Much of the animus directed toward teachers from conservatives, often male conservatives, seems to resemble that produced by an ill tempered thirteen year old boy who resents teachers because they want to tell him what to do, and of course, he knows everything.

      • Yes, Administrators must share some of the responsibility here. They are in charge of the finances and the building projects and the purchase of equipment. They are also in charge of hiring people to run the school in non-teaching positions. It’s unfortunate that a lack of leadership at any administrative level can cause poor results throughout an organization. It’s also a very incorrect assumption that all schools have efficient administration. It’s also true that administrators have tough decisions to make and they have to deal with figuring out how to fund the mandated programs and provide quality education for their students. Generally people must stop pointing the finger just at teachers and look at the school system as a whole.

    • rebecca biddick // July 2, 2012 at 2:18 pm // Reply

      Ron–Lay out, if you would, the specifics you have regarding the evils of teachers’ unions. I hear constantly that the union is the problem but there is never any analytical information of data to support the claims. I seriously want to know! What makes the unions so bad for kids and how do unions negatively impact student learning?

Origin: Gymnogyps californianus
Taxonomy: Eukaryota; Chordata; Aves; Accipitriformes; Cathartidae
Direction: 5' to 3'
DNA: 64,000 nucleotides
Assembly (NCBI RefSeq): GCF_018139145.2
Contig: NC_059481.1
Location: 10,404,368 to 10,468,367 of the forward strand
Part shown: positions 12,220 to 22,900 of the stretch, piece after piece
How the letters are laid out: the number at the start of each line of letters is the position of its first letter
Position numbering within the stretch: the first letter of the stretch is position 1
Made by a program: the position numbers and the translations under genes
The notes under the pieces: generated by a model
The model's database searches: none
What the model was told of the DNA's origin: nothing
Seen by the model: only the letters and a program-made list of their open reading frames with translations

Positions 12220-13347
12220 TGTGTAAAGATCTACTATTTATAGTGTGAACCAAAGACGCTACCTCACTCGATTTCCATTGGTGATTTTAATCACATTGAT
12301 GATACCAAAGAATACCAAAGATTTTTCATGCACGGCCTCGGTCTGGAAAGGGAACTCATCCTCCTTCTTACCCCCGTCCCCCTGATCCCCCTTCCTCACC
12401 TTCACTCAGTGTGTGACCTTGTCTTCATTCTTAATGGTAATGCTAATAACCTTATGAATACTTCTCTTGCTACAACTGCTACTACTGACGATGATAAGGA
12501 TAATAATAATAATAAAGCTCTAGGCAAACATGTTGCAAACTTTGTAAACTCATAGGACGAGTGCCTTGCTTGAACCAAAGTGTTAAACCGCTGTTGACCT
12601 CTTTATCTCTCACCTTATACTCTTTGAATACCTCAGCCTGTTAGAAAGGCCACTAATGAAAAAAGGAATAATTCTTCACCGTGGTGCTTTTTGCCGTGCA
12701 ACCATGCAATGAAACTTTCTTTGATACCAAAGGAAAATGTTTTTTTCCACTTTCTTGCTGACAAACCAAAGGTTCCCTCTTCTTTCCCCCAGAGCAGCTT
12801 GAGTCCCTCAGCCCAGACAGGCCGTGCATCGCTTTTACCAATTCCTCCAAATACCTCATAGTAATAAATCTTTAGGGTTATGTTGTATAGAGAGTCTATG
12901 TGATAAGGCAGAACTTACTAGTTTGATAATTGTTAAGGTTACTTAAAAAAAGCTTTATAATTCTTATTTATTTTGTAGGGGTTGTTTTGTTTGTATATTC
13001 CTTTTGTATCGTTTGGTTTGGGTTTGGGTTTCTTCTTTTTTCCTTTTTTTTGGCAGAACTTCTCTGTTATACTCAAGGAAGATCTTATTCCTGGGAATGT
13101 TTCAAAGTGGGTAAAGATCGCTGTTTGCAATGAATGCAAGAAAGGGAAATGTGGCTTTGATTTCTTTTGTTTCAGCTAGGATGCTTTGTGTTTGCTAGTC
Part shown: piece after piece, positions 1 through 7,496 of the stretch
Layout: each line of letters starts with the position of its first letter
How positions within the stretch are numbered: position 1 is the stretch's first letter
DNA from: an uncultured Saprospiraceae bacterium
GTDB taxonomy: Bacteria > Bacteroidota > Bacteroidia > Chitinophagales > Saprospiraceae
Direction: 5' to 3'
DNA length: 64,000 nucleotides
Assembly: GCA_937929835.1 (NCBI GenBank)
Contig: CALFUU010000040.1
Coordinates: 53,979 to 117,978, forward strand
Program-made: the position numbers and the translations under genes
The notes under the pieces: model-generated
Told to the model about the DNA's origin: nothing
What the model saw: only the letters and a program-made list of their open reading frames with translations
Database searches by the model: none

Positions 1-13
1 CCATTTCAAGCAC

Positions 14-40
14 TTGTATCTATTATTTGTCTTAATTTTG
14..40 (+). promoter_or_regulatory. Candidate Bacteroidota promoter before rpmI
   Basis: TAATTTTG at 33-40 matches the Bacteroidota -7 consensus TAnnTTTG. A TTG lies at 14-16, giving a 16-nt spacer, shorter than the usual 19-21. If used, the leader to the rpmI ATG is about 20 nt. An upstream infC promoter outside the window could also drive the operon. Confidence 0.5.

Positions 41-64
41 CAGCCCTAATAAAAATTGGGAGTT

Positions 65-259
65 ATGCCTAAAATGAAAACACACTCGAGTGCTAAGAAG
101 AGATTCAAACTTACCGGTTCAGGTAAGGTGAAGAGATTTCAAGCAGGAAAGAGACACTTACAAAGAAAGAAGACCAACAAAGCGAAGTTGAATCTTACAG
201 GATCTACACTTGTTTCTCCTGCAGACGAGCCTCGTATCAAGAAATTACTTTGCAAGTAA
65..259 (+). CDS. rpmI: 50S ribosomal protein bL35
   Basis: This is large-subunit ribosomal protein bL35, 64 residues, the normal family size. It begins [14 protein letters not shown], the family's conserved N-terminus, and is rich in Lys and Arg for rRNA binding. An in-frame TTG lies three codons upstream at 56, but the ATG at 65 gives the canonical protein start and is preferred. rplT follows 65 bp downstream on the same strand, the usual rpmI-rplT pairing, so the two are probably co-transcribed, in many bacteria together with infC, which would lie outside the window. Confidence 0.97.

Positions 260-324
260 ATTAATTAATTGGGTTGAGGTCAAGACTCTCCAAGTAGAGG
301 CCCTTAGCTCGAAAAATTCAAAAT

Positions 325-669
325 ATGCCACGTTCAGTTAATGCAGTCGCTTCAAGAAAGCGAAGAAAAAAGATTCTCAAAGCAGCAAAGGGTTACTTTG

• Ron,
      Before you post a rant, check your facts. The graduation rate has never been lower? Are you kidding? Try 50% in the early 1950′s. Literacy rates never lower? How about never higher? Remember when people signed with an “x”? Remember when people were denied their right to vote if they couldn’t read?

      http://nepc.colorado.edu/author/berliner-david-c

      When you use comparatives like the one you used, it suggests that you really do not want to know the facts. You really just want to blast away to support your position about unions and their influences.

      I am a 25+ year superintendent and HS principal. I have had my share of running up against silly and sometimes combative union leaders. However, most of the time, I have found these folks to be reasonable and really longing for more professionalism. They want to be proud of the profession.